In relation to research, privilege and privacy are connected to ethical considerations in the research process. In social or behavioral research, privacy is related to the handling of information obtained from participants. Demographic or personal information must be handled in a manner that does not allow the participant to be subjected to a leak of the information that could tie the information to the person.
An attorney-client relationship is a good example of privileged privacy. The information spoken to the attorney, once he agrees to accept a case, is privileged information. The information is intended to remain private between the attorney and the client, thereby establishing the privileged privacy relationship of trust between the two parties.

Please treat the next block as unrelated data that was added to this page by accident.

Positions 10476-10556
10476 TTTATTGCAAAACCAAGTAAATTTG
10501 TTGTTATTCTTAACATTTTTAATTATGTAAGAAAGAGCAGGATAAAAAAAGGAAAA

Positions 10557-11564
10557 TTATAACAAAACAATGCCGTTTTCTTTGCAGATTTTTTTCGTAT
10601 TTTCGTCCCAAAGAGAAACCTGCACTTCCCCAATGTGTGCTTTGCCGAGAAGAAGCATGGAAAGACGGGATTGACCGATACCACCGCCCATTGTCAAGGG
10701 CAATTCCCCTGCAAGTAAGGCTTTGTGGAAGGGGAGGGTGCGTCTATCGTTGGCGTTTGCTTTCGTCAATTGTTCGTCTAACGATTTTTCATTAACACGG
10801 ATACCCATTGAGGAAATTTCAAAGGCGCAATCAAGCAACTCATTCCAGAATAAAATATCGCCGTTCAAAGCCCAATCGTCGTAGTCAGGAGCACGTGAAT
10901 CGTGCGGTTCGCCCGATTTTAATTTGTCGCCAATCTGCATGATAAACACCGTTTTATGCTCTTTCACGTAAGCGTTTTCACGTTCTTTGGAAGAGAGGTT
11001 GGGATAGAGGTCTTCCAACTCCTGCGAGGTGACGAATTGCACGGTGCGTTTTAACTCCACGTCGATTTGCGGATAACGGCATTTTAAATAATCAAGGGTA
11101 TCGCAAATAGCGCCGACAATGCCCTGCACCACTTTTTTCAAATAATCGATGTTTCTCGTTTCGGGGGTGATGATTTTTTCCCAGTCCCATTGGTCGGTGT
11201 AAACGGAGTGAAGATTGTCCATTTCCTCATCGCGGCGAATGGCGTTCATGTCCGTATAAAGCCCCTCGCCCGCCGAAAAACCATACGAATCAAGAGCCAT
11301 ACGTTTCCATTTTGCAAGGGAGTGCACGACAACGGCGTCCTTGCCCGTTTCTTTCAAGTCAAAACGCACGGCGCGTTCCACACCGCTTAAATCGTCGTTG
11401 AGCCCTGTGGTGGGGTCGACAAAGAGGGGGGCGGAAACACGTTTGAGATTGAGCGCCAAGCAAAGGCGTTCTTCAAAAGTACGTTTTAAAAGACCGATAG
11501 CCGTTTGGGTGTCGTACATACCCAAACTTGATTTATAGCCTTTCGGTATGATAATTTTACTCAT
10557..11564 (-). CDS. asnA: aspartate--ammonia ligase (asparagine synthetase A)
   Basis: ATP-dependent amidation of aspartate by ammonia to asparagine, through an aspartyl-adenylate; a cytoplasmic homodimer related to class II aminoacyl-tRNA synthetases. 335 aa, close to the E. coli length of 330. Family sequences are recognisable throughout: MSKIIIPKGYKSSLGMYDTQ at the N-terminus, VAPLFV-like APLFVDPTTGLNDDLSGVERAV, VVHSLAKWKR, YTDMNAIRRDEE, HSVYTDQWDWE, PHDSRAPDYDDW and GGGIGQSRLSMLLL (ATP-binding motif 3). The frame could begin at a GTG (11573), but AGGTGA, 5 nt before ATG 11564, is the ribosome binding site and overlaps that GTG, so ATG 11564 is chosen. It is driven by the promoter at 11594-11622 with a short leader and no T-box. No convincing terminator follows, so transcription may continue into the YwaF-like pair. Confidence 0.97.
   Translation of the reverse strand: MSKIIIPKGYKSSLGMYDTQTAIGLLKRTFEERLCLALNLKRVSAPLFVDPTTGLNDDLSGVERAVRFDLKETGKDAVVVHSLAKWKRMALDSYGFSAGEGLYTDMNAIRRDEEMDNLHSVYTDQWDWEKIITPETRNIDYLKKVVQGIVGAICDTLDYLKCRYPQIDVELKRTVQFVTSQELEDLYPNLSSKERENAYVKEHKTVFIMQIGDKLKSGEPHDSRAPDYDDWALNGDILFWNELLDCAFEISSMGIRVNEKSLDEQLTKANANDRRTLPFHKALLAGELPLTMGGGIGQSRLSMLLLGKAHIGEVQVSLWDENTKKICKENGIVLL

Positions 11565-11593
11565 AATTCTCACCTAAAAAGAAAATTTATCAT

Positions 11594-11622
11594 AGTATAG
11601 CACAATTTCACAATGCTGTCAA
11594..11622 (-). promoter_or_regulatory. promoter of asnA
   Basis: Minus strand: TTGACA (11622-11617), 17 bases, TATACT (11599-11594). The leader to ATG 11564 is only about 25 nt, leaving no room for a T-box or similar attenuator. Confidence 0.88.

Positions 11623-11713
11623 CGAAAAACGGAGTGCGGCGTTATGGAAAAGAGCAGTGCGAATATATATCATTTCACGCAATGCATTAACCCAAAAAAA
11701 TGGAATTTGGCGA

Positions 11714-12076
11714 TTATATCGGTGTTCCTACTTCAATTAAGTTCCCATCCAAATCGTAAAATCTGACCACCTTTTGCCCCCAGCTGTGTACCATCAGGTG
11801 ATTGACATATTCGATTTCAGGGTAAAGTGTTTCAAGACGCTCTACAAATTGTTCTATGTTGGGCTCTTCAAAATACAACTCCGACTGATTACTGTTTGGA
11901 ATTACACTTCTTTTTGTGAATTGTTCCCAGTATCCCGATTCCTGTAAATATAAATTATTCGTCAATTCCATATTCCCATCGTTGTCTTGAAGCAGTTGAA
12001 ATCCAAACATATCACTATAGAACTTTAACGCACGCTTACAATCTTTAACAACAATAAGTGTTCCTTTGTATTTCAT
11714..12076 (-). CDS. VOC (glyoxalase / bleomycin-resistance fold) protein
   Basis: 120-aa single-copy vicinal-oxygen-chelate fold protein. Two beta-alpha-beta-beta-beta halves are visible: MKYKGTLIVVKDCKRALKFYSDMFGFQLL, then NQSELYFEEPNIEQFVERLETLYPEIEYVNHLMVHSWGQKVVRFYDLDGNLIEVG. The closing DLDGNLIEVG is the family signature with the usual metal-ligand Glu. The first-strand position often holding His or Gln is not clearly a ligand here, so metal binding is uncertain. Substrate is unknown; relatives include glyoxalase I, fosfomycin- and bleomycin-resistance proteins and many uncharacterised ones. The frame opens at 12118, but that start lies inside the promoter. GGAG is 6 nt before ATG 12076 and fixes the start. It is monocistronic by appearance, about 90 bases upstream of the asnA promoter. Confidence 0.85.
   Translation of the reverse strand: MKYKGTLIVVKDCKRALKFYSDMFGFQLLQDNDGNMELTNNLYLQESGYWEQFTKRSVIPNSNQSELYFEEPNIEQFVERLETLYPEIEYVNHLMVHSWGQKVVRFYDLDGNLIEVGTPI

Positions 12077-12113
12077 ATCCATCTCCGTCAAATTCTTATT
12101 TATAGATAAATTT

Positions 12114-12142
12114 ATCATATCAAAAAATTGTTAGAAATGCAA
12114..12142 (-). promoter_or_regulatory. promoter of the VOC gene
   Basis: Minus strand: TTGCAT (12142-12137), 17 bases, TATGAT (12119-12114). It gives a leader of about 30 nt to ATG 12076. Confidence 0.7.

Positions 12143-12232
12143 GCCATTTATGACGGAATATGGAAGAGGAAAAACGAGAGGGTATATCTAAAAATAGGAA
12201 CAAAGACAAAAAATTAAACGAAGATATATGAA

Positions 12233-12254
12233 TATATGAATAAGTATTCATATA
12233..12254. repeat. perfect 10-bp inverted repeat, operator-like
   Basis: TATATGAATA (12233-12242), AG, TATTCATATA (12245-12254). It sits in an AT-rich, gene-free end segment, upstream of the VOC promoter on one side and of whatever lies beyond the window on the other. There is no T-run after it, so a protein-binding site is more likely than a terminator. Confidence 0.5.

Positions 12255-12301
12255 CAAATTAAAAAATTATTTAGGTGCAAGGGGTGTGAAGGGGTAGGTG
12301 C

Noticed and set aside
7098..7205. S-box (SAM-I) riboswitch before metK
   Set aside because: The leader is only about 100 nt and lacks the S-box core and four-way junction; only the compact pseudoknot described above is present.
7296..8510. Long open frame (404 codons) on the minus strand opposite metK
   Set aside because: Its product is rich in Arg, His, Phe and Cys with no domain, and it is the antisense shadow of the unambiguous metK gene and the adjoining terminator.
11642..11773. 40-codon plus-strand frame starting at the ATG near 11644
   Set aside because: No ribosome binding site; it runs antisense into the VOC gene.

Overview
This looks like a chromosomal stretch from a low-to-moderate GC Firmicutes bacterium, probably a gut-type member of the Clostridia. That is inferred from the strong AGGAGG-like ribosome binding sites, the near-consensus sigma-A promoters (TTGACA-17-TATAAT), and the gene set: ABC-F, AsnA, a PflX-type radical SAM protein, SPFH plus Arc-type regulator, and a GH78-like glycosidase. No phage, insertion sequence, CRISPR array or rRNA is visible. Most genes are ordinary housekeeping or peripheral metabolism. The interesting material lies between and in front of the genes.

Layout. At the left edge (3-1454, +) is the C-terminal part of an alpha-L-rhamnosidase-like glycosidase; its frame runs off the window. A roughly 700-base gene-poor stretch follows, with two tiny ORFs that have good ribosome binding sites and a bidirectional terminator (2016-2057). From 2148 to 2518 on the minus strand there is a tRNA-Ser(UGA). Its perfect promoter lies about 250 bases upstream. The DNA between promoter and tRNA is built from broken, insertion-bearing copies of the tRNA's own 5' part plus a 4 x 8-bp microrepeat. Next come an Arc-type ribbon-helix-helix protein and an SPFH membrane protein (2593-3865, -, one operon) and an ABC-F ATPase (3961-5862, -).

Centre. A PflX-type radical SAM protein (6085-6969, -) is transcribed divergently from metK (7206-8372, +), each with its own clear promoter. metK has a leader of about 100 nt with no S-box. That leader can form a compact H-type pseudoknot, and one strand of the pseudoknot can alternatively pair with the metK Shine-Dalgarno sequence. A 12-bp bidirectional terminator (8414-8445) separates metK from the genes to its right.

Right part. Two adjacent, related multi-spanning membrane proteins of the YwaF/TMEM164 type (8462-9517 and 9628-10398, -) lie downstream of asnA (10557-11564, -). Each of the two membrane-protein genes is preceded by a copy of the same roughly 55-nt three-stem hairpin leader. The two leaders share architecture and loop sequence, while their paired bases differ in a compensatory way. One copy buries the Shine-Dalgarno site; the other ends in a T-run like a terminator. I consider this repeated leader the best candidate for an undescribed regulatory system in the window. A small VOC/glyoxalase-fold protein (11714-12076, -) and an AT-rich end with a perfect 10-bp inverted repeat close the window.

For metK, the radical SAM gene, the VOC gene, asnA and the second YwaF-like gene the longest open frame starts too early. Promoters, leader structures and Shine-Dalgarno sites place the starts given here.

In research, the information that is shared explicitly with a researcher is the privilege and may not be revealed without the participant’s consent. Sometimes a participant may share information with the researcher that he or she does not want included in a study.